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Park advocates call for full funding during coronavirus pandemic

City residents took to the parks on a beautiful cool spring day Sunday, with warnings from the mayor to maintain social distancing, avoid gatherings and wear PPE. Visitors to Battery Park enjoy the breeze, while mostly wearing PPE. (Photo by Todd Maisel)

Nearly a dozen New York City park nonprofits, conservancies, and elected officials gathered via Zoom to call on the city council to provide funds to keep open spaces maintenance throughout the summer. 

The groups are calling on the city invest $47 million in the Parks Department in the fiscal year 2021 budget, including protecting 340 critical maintenance and safety staff positions which are due to expire on July 1.

“These spaces are critical pieces of our democracy and centers of their community, we have come so far in cultivating these open and equitable spaces and we must ensure that we don’t lose this essential infrastructure which support the health and resilience of all New Yorkers,” said Andrea Parker from the Gowanus Canal Conservancy during a Zoom conference call on Thursday. 

With pools, beaches and other summer programs closed for the summer due to the novel coronavirus pandemic, parks, and other open green spaces will become one of the few refuges for New Yorkers cooped up at home placing more stress on park workers.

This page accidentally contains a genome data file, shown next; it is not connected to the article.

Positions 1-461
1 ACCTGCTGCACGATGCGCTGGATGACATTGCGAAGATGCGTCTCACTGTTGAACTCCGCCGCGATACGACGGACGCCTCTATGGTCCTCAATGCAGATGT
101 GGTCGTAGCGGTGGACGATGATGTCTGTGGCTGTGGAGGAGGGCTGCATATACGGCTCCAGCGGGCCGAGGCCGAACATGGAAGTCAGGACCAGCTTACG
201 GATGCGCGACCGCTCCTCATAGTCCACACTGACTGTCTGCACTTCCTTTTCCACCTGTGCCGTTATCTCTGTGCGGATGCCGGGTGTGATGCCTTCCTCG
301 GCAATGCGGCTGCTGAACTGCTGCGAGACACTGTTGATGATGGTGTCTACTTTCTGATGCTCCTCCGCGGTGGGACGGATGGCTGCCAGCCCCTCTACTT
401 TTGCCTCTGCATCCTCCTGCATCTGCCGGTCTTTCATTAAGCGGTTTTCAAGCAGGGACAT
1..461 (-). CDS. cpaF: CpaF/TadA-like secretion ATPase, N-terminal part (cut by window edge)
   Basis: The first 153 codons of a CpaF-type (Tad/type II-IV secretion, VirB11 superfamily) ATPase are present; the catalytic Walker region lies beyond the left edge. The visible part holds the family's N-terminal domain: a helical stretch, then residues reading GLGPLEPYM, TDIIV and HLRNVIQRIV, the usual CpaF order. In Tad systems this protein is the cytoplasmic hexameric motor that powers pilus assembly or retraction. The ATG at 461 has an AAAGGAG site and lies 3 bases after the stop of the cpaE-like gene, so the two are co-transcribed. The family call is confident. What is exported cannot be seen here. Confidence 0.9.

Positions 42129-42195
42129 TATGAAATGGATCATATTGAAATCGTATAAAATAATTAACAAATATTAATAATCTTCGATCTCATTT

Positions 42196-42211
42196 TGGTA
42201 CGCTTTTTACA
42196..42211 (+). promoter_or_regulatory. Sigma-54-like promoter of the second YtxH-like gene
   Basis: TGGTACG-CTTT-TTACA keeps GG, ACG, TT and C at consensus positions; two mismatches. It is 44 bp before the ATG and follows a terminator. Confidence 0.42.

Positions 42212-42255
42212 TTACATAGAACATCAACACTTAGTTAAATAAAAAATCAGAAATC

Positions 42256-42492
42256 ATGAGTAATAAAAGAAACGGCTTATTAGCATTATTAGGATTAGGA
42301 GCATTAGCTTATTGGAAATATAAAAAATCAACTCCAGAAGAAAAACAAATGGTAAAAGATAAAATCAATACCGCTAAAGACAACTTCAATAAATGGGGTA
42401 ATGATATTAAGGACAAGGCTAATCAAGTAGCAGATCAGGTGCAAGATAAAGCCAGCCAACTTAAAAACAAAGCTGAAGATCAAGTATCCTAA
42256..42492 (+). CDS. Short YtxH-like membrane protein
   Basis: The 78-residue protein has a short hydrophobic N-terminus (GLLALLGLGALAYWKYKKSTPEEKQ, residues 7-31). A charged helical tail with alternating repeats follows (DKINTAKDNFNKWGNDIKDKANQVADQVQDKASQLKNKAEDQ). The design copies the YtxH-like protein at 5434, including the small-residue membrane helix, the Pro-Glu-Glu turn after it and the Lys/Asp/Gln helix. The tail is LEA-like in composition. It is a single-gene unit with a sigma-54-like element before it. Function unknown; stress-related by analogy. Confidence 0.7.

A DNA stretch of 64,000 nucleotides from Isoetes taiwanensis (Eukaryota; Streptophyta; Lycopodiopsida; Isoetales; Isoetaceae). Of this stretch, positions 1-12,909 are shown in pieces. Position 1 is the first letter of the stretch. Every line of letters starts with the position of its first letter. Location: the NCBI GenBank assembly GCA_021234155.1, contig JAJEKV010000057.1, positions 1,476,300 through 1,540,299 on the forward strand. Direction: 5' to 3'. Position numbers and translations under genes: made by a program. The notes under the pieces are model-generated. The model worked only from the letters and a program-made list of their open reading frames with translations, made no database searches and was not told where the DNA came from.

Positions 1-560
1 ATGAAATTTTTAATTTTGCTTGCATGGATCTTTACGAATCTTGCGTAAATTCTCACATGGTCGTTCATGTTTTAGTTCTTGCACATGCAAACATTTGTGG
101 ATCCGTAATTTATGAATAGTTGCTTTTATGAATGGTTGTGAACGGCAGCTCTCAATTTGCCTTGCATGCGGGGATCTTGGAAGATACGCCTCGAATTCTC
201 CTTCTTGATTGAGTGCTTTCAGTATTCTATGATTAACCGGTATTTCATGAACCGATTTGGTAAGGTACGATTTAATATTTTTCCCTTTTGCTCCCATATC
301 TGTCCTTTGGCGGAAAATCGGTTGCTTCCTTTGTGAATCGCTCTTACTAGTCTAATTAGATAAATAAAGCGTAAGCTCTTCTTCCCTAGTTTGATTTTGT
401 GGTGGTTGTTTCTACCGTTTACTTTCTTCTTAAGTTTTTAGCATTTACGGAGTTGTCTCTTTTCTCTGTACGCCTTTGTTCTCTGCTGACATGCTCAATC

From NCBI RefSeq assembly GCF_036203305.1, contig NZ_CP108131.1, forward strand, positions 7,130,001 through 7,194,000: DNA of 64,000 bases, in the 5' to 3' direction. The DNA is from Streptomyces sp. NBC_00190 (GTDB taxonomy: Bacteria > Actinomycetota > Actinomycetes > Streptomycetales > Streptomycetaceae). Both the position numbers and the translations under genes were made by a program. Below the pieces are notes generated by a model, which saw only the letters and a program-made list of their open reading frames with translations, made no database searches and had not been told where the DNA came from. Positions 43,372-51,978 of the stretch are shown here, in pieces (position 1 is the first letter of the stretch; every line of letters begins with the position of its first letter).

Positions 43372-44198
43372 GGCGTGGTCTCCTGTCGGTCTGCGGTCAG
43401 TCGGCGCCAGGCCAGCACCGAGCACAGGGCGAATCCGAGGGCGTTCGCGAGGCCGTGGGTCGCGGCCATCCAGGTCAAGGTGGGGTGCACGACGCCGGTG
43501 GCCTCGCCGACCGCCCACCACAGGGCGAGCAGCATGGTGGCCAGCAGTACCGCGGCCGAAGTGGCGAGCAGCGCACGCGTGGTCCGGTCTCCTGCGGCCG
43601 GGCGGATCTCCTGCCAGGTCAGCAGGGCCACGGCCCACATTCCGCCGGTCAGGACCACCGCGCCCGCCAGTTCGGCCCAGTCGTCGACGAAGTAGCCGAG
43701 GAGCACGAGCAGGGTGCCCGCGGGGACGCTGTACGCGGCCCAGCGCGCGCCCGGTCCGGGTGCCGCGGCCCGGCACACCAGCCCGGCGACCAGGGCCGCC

“I don’t think that there is any moment in our lifetime when parks have been more important,” Levine, chair of the City Council Health Committee, said. “There more we learn about this virus, the more we come to see that open air environments are the safer alternative.”  

There are over 25 nonprofits who maintain and operate parks or provide programs and community services for city-owned land. According to a survey from a coalition of park advocacy groups, referred to as the ‘Park and Open Space Partners – NYC’, support nearly 50 % of parks. 

The coalition anticipates that due to staff cuts and social distancing measures will result in 39,668 lost hours of maintenance and 109,384 lost hours in plant care citywide. The loss of volunteers due to pandemic will result in a loss of 259,000 hours of project work and about 541,700 trees, shrubs, and flowers will not be planted in 2020 and over 150 acres of lawn will not be mowed or seeded. 

“Parks don’t work in a crowded city unless they have the resources for maintenance and operation and we need the city budget to reflect that,” said Councilmember Mark Levine adding that it would be a win-win if the city could match the cost of maintenance that private donors are willing to give parks. 

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